Conquest, not self-defense
Pierre Tristam/Candide’s Notebooks, July 27, 2006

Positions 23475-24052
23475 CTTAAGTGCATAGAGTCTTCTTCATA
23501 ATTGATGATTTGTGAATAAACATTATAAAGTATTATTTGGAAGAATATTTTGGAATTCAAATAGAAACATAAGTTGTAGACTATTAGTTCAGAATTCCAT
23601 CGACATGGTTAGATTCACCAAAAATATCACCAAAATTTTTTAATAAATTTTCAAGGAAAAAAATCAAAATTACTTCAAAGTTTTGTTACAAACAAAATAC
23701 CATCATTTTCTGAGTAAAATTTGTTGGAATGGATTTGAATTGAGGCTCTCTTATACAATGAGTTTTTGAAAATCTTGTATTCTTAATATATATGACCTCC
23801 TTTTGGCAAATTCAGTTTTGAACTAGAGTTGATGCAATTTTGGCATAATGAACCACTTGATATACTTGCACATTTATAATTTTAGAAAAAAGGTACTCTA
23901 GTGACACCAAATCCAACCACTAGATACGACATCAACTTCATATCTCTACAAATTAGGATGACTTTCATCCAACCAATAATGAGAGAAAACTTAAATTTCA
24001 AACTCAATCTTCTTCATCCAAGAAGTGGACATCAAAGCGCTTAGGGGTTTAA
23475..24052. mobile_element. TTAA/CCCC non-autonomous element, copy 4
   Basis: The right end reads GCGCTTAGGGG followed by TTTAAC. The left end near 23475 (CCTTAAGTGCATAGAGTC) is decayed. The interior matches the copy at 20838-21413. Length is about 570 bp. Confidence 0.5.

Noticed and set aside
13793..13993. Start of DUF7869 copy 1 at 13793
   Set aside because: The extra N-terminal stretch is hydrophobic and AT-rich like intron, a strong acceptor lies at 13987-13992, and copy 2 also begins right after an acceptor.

The capture of enemy flags in battle is as symbolic as the raising of one’s own, if not as customary as the raping and pillaging that accompanies conquering frenzies. So the picture of Israeli soldiers returning from the front with a Hezbollah and a Lebanese flag is more telling than just another war photograph to lure readers with. It belies Israel’s claim that it’s at war exclusively with Hezbollah, or that this isn’t any old war of conquest and destruction, rather than the high-minded war of self-defense Israel has somewhat successfully played it to its American audience and patron. (Not a difficult feat, this being the same audience that bought the “war on terror” and the Iraq war without question.) Note, too, the victorious pose the soldiers are taking. This wasn’t just a grab of cloth for the shrine back home, to go with the ear-jar and the stolen-dagger collection. This was a message to the world’s front pages: Lebanon, Israel is saying, is ours without distinctions, raping and pillaging included, one can be certain. The mad beget the mad. Hezbollah’s yellow flag features as its centerpiece symbol a brandished AK-47. It’s a flag of war, simply reflecting the simplistic and jingo nature of Hezbollah’s purpose: without war, Hezbollah means nothing. It’s what makes Hezbollah the rogue it thrives to be, and the indefensible pseudo-“resistance” movement it never was. But to see the Lebanese flag conjoined with that yellow-and-rifle rag is revolting not just because of how Israel is making no distinction between the two, but because images like this play on a world audience’s assumptions, too: they do Hezbollah’s bidding at the expense, always at the expense, of Lebanon’s. These Israeli soldiers may project an image of conquest in Lebanon. What they’re projecting, more than anything, is what this war has also been from the start: Hezbollah and Israel ganging up on Lebanon, and demolishing it in the name of each other’s mutually reinforcing fanaticism.
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